The LUCY study was led by an advisory board whose members include: Chairperson Jennifer Ash, MD, Christie Clinic Vein and Vascular Center and Assistant Clinical Professor of Surgery, University of Illinois College of Medicine in Champaign; Venita Chandra, MD, Clinical Assistant Professor of Surgery-Vascular Surgery, Stanford School of Medicine; Monica Hunter, MD, Birmingham Heart Clinic at St. Vincent’s Birmingham; Eva Rzucidlo, MD, McLeod Vascular and Associate Professor of Surgery, Geisel School of Medicine, Dartmouth; and Ageliki Vouyouka, MD, Associate Professor of Surgery and Radiology, Mount Sinai Hospital.
Endologix, Inc. (Nasdaq:ELGX), today announced 30-day results from the LUCY (Evaluation of FemaLes who are Underrepresented Candidates for Abdominal Aortic AneurYsm Repair) study. The data showed that at least 28% more women became eligible for minimally-invasive endovascular aneurysm repair (EVAR) when using the Ovation® Abdominal Stent Graft System. The Ovation System is designed to better suit female anatomy than traditional EVAR options and demonstrated lower mortality and complications when compared to previous EVAR studies. The LUCY study is the first to specifically evaluate EVAR outcomes in women, who have historically been underrepresented in EVAR clinical trials.
Recent clinical articles in The Lancet and the Journal of Vascular Surgery indicate that aneurysms grow faster in women than men, leading to a higher rate of rupture and death. Female anatomy may also be more challenging for most commercial EVAR treatments, leading to less eligibility for EVAR and greater mortality, major complications, and readmissions, when compared to men.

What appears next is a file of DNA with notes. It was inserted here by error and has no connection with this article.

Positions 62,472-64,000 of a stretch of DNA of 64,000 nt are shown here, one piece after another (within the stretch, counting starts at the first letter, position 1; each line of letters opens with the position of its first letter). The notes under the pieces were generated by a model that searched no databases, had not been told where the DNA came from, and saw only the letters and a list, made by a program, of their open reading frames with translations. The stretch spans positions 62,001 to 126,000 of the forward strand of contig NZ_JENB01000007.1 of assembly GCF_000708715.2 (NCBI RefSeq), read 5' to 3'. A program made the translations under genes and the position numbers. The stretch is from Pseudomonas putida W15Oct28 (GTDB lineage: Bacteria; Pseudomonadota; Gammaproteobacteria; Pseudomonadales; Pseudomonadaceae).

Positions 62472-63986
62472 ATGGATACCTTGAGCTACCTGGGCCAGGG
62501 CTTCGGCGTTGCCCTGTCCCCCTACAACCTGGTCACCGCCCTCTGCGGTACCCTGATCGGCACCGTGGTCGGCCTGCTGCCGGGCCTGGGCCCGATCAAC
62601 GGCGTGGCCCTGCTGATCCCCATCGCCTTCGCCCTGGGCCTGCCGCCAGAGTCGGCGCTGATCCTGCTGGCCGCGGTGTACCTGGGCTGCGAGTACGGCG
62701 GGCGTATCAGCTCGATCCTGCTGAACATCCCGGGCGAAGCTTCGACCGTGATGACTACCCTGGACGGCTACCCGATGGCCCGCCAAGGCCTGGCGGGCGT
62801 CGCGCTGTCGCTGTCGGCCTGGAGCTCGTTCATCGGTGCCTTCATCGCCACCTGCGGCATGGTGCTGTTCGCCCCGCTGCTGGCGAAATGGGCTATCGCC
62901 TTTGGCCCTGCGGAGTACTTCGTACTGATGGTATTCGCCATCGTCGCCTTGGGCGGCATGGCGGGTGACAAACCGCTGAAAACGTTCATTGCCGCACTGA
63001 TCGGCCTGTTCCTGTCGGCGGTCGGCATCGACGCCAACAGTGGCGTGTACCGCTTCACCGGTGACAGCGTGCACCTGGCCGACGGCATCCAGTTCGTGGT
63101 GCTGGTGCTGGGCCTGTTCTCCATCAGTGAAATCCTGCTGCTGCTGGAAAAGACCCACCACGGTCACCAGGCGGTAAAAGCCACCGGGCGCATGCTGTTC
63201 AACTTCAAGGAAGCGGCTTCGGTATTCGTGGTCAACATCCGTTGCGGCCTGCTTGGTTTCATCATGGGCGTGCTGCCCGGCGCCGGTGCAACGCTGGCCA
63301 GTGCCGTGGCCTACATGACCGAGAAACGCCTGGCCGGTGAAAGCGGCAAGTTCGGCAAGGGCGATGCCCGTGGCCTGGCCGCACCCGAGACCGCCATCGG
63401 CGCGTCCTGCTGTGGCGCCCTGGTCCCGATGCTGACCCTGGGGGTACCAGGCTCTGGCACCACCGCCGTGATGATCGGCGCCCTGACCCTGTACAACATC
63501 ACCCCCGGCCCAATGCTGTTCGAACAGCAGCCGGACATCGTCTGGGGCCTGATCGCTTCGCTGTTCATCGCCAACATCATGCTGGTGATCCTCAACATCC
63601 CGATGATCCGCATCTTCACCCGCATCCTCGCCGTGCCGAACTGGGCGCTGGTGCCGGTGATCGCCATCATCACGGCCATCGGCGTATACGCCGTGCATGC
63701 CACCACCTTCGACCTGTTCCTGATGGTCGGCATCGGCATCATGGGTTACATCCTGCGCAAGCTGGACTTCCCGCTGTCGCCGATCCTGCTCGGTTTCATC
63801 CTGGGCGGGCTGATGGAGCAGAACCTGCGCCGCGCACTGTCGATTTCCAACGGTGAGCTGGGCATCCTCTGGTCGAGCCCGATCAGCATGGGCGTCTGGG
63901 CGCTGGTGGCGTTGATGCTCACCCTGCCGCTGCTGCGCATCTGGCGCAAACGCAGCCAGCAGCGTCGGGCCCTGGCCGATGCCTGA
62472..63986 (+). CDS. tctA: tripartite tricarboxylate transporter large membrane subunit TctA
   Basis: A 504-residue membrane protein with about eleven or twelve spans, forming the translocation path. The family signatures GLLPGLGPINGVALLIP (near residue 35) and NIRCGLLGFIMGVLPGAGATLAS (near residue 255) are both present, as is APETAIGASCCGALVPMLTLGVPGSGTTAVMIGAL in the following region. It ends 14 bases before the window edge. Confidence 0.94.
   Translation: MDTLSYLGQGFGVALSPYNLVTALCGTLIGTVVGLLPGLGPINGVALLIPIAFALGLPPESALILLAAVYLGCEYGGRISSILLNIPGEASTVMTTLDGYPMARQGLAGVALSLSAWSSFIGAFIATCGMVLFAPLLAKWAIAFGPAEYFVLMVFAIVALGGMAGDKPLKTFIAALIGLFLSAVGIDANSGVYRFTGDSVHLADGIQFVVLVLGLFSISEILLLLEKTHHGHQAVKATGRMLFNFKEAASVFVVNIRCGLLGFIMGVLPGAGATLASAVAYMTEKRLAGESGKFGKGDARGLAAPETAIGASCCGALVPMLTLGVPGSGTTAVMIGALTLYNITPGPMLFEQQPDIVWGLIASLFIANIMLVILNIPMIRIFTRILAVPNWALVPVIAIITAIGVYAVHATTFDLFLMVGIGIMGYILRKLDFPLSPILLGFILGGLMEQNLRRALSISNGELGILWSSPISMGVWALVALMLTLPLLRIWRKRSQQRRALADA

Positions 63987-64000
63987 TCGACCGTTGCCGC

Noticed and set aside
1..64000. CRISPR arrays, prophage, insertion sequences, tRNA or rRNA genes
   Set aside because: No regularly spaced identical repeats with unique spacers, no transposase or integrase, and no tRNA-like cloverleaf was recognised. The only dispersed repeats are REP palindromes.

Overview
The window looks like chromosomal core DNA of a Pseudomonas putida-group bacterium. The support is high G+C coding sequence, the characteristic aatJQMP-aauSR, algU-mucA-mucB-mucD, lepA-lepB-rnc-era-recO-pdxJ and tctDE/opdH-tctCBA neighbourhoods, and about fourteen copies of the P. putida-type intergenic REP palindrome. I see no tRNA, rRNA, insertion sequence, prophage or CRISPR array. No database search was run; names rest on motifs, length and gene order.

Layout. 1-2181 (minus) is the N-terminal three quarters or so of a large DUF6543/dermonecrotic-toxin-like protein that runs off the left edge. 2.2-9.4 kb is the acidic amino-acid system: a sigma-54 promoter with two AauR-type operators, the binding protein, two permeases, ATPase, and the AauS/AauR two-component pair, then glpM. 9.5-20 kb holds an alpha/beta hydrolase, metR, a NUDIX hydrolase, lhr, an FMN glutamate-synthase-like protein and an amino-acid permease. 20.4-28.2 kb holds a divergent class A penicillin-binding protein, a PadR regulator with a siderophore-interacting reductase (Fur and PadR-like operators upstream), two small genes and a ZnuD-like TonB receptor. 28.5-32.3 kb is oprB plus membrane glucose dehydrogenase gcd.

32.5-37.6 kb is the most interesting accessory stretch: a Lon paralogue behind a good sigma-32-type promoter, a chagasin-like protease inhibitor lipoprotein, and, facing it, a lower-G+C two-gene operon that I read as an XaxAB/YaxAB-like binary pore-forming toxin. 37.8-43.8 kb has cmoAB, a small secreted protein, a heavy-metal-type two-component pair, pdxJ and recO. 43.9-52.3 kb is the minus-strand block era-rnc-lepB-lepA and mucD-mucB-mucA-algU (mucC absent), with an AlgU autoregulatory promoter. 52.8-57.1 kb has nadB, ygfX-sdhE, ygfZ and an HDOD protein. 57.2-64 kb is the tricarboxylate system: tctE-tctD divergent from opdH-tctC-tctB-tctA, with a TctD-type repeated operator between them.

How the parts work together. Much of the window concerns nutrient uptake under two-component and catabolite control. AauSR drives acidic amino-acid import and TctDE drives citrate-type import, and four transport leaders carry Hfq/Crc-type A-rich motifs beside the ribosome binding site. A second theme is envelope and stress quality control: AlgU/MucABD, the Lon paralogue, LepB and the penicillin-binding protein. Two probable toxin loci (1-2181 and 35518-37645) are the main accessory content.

Results of the 30-day LUCY data showed that, in women, the ultra-low profile (14F) Ovation device resulted in:
- At least 28% greater EVAR eligibility for women with AAA
- 1.3% major adverse events, the lowest rate reported for EVAR, compared to other contemporary, prospective, post-market registries
- No deaths
- No proximal endoleaks
- No limb occlusion
- Low readmission rate of 3.9%
- 100% procedural success
Marc Schermerhorn, MD, Associate Professor of Surgery, Beth Israel Deaconess Medical Center, said, “Analysis of historical EVAR clinical data is showing us a large unmet need for AAA treatments for women. Women are less prone to develop the disease, but, when they do, they have significantly worse outcomes than men. New treatment options that better accommodate female anatomy, thereby increasing access and improving outcomes, may go a long way in rectifying the gender disparity in AAA treatment.”
“It is gratifying to see better early outcomes for women in the LUCY study. The Ovation device was able to accommodate the particular challenges of female anatomy, such as small access vessel diameter, short neck length, and higher neck angulation. In addition, mortality, major adverse events, and readmissions were improved for both sexes,” said Venita Chandra, MD, Clinical Assistant Professor of Surgery-Vascular Surgery, Stanford School of Medicine.” Chandra concluded, “I look forward to assessing the durability of these results over the longer term.”
The LUCY study is a prospective, consecutively enrolling, non-randomized, multi-center, post-market registry evaluating the Ovation Platform for the endovascular treatment of AAA in women. The study enrolled a total of 225 patients, including 76 females in the treatment group and 149 males in the control group, at 39 sites in the U.S. The primary endpoint of the study was the 30-day Major Adverse Event (“MAE”) rate. Longer-term data from the LUCY study will be shared after the one-year follow-up.
“We are very pleased with the early LUCY study results, which demonstrate the potential Ovation offers to enable more effective treatment of female AAA patients and significantly improved outcomes for all patients,” said John McDermott, Chief Executive Officer of Endologix. He went on to say, “We look forward to expanding Ovation’s access to more women in those regions where it is available, and to educating both the clinical community and patients about the unique needs of the female patient and the treatment options that are optimized for them.”